As I watch someone else using a shell on Linux or OSX, I’m amazed that they haven’t customized the most important command, ls, in any way. ls seems like a pretty easy command, but there are subtle things that you can ask it to do which will provide much more useful information for zero extra work.
root@mail:/etc# ls default localtime resolv.conf defoma logcheck rmt deluser.conf login.defs rpc depmod.d logrotate.d sasldb2 dhcp3 logwatch securetty dpkg lsb-base security e2fsck.conf lsb-base-logging.sh services environment lsb-release shadow esound lynx.cfg shadow- event.d lynx.lss shells fonts magic skel
Ok, fine. That’s useful, but hardly informative.
root@mail:/etc# ls -F
default/ localtime resolv.conf
defoma/ logcheck/ rmt*
deluser.conf login.defs rpc
depmod.d/ logrotate.d/ sasldb2
dhcp3/ logwatch/ securetty
dpkg/ lsb-base/ security/
e2fsck.conf lsb-base-logging.sh services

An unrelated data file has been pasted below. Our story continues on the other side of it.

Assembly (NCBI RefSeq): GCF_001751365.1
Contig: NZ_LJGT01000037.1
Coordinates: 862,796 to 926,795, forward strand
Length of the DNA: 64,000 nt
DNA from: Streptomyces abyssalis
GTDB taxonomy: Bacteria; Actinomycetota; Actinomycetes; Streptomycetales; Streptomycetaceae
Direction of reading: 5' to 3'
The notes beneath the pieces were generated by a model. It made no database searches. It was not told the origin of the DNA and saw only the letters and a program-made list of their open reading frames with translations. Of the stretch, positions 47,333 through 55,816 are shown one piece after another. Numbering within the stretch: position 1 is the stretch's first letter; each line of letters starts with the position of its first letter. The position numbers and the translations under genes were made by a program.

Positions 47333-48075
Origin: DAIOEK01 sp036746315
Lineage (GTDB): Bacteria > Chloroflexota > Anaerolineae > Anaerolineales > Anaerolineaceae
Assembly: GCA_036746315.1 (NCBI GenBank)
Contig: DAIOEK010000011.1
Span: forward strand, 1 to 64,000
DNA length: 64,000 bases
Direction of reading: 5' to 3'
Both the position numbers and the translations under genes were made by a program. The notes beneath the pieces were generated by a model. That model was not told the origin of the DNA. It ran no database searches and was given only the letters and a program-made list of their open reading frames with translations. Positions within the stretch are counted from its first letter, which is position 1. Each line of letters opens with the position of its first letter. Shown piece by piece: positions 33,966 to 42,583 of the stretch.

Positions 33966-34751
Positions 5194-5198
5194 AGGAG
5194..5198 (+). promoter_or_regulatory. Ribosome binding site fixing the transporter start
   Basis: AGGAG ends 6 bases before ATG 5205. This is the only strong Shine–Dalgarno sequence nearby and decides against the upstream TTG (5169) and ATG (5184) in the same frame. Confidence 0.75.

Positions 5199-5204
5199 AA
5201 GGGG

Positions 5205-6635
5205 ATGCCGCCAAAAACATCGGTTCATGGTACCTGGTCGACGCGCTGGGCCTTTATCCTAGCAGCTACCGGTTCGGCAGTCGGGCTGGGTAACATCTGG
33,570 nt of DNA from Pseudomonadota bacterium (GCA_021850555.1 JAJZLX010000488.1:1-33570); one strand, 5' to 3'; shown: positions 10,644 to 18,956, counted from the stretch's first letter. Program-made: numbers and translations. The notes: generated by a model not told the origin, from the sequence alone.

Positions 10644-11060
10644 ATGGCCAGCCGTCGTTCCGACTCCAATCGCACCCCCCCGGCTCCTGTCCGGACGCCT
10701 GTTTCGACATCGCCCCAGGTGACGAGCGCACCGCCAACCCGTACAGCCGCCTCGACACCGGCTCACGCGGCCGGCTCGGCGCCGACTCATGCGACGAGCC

environment lsb-release shadow
esound/ lynx.cfg shadow
event.d/ lynx.lss shells
fonts/ magic skel/
See how that provides more information? We can easily see directories, executable programs, soft-linked files, named pipes and other special files. That’s really handy.
I prefer ls -F to be my default and I have a few other ls aliases to make information easier to access. Here they are:
alias ls=‘ls -F’
alias ll=‘ls -l’
alias lm=‘ll |more ’
alias ltm=’ls -alt| more’
Order is important, so the first ls is used for the next ll and the next lm and the last ltm .
A few other aliases that I like are:
alias df=‘df -k’
alias du=‘du -k’
alias psg=‘ps -eaf | grep $*’
alias lp2pg=‘lp -d laser -o number-up=2’
Simple and effective. Yes, I mistype more a lot. I know what I meant, so I let the computer do what I meant. If you ever want to use the non-aliased command, just put use
That is handy when you’re shoving a list of files into a script, for example.